Kelley-Patterson, Deirdre and Hurst, Keith (2016) Developing a workload benchmarking tool for community (public health) nursing. In: International Health Workforce Collaborative, 24-28 Oct. 2016, Washington, DC, USA.
Community staffing final.pdf - Accepted Version
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Objectives: To outline the development of a safer staffing tool for use in community (public health) nursing. In 2013, funding was secured to convert selected variables and outputs from the UK Nursing Database to: (i) create community staffing formulae; and (ii) generate organisational profiles. A workload-quality driven workforce planning and development model was built and tested to enable community nursing teams to calculate their workloads and benchmark staffing levels and skill mix against high performing teams. This complements similar models built for inpatient areas (the Hurst Tools).
Population: 430 community teams have entered data into the English Safer Staffing community workforce model since 2013 (Scotland and Northern Ireland have similar databases, appropriate to their context). Data are derived from more than 13,000 patient care days during which 3,700 community staff contacted, on average, eight patients a day.
Methods: Staff (all grades) keep a diary, spanning 24hrs, Monday to Sunday, and record nursing interventions and patient dependency/acuity. An empirically derived workload index shows whether each full time equivalent staff member (FTE) is under- or over-occupied. This index is calculated from patient numbers, case mix, direct care time and an ‘overhead’ (e.g., desk time). Only data from teams achieving acceptable service quality is admitted to the model. Benchmarking information for overall staffing levels, skill mix and activity (contact time) is available
Findings: Although clinic time is logged, patients are counted in the daily contact rate. Typical patient dependency is 13% Level 1 (simple case); 36% Level 2 (requiring intermediate interventions); 37% Level 3 (requiring complex interventions) and 14% Level 4 (most complex cases); suggesting highly dependent/acute patients aren’t being hospitalised, thereby relieving pressure on hospital beds. Sixty-seven percent of the workforce are registered practitioners, generally higher than inpatient specialties. Sixty-three percent of all activity is patient focussed; i.e., direct (face-to-face) care or indirect (patient-related) care. This is markedly higher than inpatient contact time. Twenty-nine% of staff time is spent on activities not directly connected with patient care (e.g. general meetings and administration). Unproductive time is negligible (less than 1%) in comparison with inpatient areas (10%).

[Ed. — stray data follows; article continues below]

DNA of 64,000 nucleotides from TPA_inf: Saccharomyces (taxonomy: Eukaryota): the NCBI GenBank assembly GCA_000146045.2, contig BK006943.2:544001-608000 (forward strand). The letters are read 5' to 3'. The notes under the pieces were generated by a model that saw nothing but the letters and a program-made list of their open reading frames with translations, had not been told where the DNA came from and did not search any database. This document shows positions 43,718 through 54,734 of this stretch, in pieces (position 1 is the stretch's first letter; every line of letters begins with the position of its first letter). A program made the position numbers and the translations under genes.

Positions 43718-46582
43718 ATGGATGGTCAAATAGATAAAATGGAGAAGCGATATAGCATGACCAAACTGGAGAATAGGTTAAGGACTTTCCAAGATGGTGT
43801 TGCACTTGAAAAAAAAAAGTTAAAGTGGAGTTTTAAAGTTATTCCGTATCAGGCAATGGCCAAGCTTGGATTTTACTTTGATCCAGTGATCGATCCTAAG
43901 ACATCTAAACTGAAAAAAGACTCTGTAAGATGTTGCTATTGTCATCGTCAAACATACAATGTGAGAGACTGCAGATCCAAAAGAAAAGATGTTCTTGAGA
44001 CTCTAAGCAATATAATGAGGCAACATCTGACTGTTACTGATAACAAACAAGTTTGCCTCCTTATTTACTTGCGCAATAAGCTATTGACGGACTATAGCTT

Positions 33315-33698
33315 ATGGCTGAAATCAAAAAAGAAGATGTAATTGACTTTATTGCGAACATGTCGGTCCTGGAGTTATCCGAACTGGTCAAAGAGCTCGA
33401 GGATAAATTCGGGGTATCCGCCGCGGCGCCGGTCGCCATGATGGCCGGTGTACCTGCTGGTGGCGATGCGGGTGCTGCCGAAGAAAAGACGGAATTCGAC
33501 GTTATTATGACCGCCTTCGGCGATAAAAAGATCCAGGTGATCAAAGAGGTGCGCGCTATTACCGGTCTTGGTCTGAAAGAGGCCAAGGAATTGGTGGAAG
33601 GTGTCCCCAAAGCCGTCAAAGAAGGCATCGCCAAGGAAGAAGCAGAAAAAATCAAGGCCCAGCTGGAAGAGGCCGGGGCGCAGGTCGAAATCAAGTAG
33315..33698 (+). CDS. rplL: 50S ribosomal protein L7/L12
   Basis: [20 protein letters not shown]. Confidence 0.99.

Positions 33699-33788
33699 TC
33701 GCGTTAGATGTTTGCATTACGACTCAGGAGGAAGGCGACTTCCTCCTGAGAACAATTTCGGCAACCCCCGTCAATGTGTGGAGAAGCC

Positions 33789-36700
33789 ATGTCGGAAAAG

The concurrent service quality audit (166,000 questions answered by patients, carers and staff) indicates that patients and carers highly value the service they receive from community staff, but community staff report stressful workloads, which require significant unpaid overtime (i.e., completed at home outside work time).
Conclusion: This community staffing model complements inpatient staffing models and enables comparisons across teams and localities. The tool has proved popular with senior staff as it provides valuable best-practice data to support service delivery. Results highlight that community care is efficient and effective, and is likely to reduce inpatient workload and costs significantly. However, community care appears to be the Cinderella service, which desperately needs additional resources. Front-line staff report challenges with objective assessment of patient dependency and have, at times, been resistant to data capture. The approach has been rolled out for community mental health and learning disability workforces and results will be shared at the conference
|Item Type:||Conference or Workshop Item (Poster)|
|Uncontrolled Keywords:||workforce planning, community nursing|
|Subjects:||Medicine and health > Nursing|
|Depositing User:||DEIRDRE KELLEY-PATTERSON|
|Date Deposited:||10 Nov 2016 10:46|
|Last Modified:||16 Nov 2016 16:58|
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